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article imageNew algorithm advances 3D printing

By Tim Sandle     Dec 21, 2014 in Science
Burnaby - Professor Richard Zhang, of Simon Fraser University in British Columbia, has developed a new algorithm for 3D printing. To demonstrate this, with seasonal flair, he has produced some remarkable Christmas trees.
Professor Zhang has produced a 3D Christmas tree using a process with zero material waste. This was achieved through the application of the ever first algorithm for automatically decomposing a 3D object into what are called “pyramidal parts.” A pyramidal part has a flat base with the remainder of the shape forming upwards over the base with no overhangs, so that it looks like a pyramid. Previous research has shown that a pyramidal shape is optimal for 3D printing. This is because this shape incurs no material waste and cuts back on printing time.
3D printing is a process of making a three-dimensional solid object of virtually any shape from a digital model. The process begins with a virtual design. This is made in a CAD (Computer Aided Design) file using a 3D modeling program (for the creation of a totally new object) or with the use of a 3D scanner (to copy an existing object). 3D printing is achieved using an additive process, where successive layers of material are laid down in different shapes.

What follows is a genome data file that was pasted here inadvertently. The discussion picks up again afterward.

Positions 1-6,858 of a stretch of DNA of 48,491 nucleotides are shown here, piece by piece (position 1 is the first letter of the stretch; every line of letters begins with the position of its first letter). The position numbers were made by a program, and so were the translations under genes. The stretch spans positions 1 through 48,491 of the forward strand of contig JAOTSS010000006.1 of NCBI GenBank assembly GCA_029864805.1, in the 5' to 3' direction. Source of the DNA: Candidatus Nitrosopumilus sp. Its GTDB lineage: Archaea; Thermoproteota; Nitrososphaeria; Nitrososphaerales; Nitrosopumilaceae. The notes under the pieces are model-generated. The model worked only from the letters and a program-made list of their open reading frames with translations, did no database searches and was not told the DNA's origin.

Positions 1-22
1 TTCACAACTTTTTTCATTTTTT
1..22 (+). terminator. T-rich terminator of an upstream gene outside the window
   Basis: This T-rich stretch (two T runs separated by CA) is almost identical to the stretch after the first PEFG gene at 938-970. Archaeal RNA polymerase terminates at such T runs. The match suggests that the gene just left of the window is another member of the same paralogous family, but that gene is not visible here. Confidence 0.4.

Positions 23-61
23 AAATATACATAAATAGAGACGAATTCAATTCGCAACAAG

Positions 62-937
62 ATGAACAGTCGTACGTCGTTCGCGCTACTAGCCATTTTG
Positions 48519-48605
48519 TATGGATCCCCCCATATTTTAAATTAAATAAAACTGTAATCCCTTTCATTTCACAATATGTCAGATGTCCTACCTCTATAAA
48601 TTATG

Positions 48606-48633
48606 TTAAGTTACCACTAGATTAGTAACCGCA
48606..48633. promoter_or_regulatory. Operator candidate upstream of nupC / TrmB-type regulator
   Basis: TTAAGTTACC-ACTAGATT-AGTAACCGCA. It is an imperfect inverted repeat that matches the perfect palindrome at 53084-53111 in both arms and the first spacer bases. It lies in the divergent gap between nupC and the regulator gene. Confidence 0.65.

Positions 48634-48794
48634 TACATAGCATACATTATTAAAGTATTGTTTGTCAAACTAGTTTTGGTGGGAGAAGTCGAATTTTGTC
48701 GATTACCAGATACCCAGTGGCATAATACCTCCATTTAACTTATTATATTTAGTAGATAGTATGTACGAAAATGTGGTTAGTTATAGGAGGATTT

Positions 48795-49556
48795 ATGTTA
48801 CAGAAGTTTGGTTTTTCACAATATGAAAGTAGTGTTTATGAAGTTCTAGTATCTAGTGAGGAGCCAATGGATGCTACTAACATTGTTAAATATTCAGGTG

In standard 3D printing, a printer deposits melted plastic layer by layer in a bottom-up fashion. If the shape has an overhang, such as a tree branch, extra material has to be printed beneath it as support. Following this, the additional plastic is waste material and requires removal. This can be complex and it takes considerable time. Furthermore, removing waste material that supports an object’s hollow interior or tiny fragile parts is almost impossible without causing breakage.
This is where Zhang’s algorithm comes in. The novel algorithm partitions objects into a small number of nearly pyramidal parts that can be 3D-printed with little or no material waste. Saving waste in this fashion helps with the economics of 3D printing, which remains a relatively costly process.
Zhang’s research has been published in the journal ACM Transaction on Graphics. The paper called “Approximate Pyramidal Shape Decomposition.”
In related news, technologists have utilized 3D printing technology to produce "bump keys". These are keys capable of opening millions of locks.
More about 3D printing, Algorithm, Computer, Model
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